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Virtualization In Manufacturing

Manufacturing Business Technology took time to talk to Frank Hill, director of manufacturing business development, Stratus Technologies, about virtualization. Hill explains what it is, how virtualization can help manufacturers take advantage of the processing power they may already have and how to mitigate some of the risk facing companies every day.

Manufacturing Business Technology: There’s been a lot of talk about virtualization in the manufacturing world, especially as more companies support virtualization with their software applications.  Can you talk about where virtualization is at and how it might apply to manufacturing?
Frank Hill: Virtualization is not a new technology. It’s been around since mainframe computing. It allows a company to take a single, large computer and divide up its resources in a very safe, isolated way, so that multiple applications and operating systems can all run on a single piece of equipment.
Computer processors have gotten a lot faster — a trend driven by multi-core processors. Just a couple of years ago computers ran on a single-core processor, and then computers started utilizing dual-core processors (which is basically two processors in one socket). Now processors come with 10 cores, meaning you have 10 processors in a single server.
Most automation applications offered by industrial software companies don’t need much processing power. So what companies are doing, if they’re not using virtualization, is deploying 10 boxes (which include 10 computers and servers). Each one of these boxes is only using 10 to 20 percent of the memory capacity and processing capabilities of that machine. Obviously, this is a big waste because companies are buying a lot more equipment. Plus, they’re paying for power, maintenance and administration of these boxes.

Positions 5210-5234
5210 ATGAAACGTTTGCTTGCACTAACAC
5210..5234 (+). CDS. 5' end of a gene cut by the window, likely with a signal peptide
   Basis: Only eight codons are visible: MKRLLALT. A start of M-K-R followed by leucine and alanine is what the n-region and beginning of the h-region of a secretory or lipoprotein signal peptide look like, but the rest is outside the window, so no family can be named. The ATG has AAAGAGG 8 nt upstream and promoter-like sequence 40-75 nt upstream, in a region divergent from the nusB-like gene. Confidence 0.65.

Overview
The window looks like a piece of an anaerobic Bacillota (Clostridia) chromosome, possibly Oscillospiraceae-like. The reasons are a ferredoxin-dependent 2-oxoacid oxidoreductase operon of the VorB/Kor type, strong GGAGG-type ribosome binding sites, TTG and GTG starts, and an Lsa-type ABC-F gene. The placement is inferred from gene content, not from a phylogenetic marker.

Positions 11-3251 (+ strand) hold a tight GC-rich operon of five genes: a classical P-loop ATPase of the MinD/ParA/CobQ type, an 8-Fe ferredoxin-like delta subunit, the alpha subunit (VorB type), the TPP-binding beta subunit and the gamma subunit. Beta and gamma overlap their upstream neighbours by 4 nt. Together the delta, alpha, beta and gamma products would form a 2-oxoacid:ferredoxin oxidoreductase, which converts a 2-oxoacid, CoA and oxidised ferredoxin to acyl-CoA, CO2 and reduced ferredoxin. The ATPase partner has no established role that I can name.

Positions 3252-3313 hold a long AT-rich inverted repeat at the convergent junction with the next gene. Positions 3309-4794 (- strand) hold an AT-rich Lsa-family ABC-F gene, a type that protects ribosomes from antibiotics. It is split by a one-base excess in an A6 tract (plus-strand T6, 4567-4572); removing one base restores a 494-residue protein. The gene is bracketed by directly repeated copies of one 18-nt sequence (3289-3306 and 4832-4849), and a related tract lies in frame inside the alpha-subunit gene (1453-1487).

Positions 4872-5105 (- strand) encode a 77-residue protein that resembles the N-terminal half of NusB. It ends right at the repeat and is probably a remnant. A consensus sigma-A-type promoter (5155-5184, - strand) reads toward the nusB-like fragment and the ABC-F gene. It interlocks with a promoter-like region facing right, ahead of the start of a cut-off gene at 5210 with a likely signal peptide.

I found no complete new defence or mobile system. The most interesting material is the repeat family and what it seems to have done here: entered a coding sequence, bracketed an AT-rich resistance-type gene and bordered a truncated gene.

So what virtualization allows companies to do is leverage the processing horsepower capabilities of today’s modern servers to run multiple applications without any conflict. When I say applications, I’m referring to virtual machines (VM). A VM is basically an operating system and an application (or a couple of applications) that are isolated so a company can run them on VMware or a single server. Each server can run multiple applications. One VM might be utilizing Windows 2008, another could be using Linux, and yet another VM could be running Windows 2000 — all without any conflict — on the latest, fastest chipset. This allows companies to take advantage of modern, reliable, inexpensive server technology without the need to buy multiple boxes to support that.
Virtualization is a well-known and well-utilized technology in IT. This year, it’s expected that 65 percent of new corporate applications will be deployed in a virtual environment. That means the application is not just going to be on the physical layers of a server — it won’t be one application, one database per machine. Companies can create a virtual environment where they can create VMs on top of individual pieces of hardware that can leverage the full capability and processing power of the servers. The applications will work, and virtualization offers companies tremendous benefits beyond server consolidation. For complete post see here

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